Less than two years after losing his re-election bid in his home state, former Sen. Scott Brown (R-Mass.) is apparently trying again, this time running in New Hampshire -- where's he still learning quite a bit.
It's not altogether clear why Brown is running in the Granite State, but his strategy has nevertheless taken shape: the Republican intends to hit the campaign trail complaining about the Affordable Care Act. It worked in one state in 2010, Brown figures, so maybe it'll work in a different state in 2014.
With this in mind, Brown visited with state Rep. Herb Richardson (R-N.H.) and his wife over the weekend at the lawmaker's home, where the Senate candidate called the ACA a "monstrosity." Sam Stein flagged
an account of the meeting from the local newspaper
Richardson was injured on the job and was forced to live on his workers' comp payments for an extended period of time, which ultimately cost the couple their house on Williams Street. The couple had to pay $1,100 a month if they wanted to maintain their health insurance coverage under the federal COBRA law. Richardson said he only received some $2,000 a month in workers' comp. payments, however, leaving little for them to live on. "Thank God for Obamacare!" his wife exclaimed. Now, thanks to the subsidy for which they qualify, the Richardsons only pay $136 a month for health insurance that covers them both.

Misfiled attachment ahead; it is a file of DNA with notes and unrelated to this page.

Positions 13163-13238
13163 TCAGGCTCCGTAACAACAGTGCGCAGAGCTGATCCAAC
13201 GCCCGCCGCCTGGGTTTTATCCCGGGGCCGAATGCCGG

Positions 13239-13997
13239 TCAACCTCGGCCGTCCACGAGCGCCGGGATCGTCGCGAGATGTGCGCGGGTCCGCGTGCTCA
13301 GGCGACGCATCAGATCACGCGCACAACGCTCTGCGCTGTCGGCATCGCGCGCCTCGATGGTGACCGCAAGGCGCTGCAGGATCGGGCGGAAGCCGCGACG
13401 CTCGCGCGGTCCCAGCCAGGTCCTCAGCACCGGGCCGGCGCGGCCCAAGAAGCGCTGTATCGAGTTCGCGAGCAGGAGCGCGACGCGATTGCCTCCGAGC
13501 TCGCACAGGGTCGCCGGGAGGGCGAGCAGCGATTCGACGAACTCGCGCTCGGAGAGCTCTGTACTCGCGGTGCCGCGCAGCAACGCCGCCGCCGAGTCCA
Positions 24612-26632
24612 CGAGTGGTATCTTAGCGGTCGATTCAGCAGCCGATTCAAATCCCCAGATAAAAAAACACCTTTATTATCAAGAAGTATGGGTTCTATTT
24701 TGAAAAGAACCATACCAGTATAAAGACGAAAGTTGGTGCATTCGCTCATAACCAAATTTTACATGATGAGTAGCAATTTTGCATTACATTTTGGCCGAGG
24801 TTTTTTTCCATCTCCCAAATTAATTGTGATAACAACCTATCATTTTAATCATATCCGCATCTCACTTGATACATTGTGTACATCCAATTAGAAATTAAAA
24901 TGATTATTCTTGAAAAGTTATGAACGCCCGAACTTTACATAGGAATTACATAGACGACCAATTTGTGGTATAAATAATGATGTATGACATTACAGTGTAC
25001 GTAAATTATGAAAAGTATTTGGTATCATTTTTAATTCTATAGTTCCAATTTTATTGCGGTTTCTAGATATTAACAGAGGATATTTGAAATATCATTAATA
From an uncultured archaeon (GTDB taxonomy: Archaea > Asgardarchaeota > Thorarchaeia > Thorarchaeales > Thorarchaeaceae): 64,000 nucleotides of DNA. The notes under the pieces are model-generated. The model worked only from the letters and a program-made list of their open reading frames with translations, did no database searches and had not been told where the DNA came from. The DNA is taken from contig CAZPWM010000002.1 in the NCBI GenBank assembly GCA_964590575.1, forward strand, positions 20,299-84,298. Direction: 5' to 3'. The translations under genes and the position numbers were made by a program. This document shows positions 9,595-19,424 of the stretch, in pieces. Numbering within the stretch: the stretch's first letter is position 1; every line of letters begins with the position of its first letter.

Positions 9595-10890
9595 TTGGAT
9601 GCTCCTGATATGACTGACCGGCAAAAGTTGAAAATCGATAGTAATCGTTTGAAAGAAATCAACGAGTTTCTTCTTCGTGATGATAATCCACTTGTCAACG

The state lawmaker added that the health care law, which Brown claims to abhor, has been a "financial lifesaver" for his family.
According to the local reporter, the former senator listened to the Richardsons' perspective and then changed the subject.
Running against an abstraction is easy; running against a law that's currently benefiting millions of families nationwide is a little trickier. That may slowly be dawning on Brown right about now.
Speaking of New Hampshire, Stein also had this report
out of the Granite State the other day.
The former chair of the New Hampshire Republican Party will save $1,000 a month in premiums for his family's health care package after signing up for a new policy through the Obamacare exchange. But Fergus Cullen said the savings aren't enough to turn him into a supporter of the new health care law.
Apparently, Cullen's catastrophic-coverage plan was phased out under ACA guidelines, which forced the former state GOP chair to transition to a new plan -- with no annual or lifetime caps, and which can't be taken away if Cullen gets stick -- that will save the Republican and his family $12,000 a year in premiums.
For his part, Cullen, concerned about out-of-pocket costs, says he still prefers his old plan and wrote about his experience in the Union Leader
, acknowledging the trade-offs.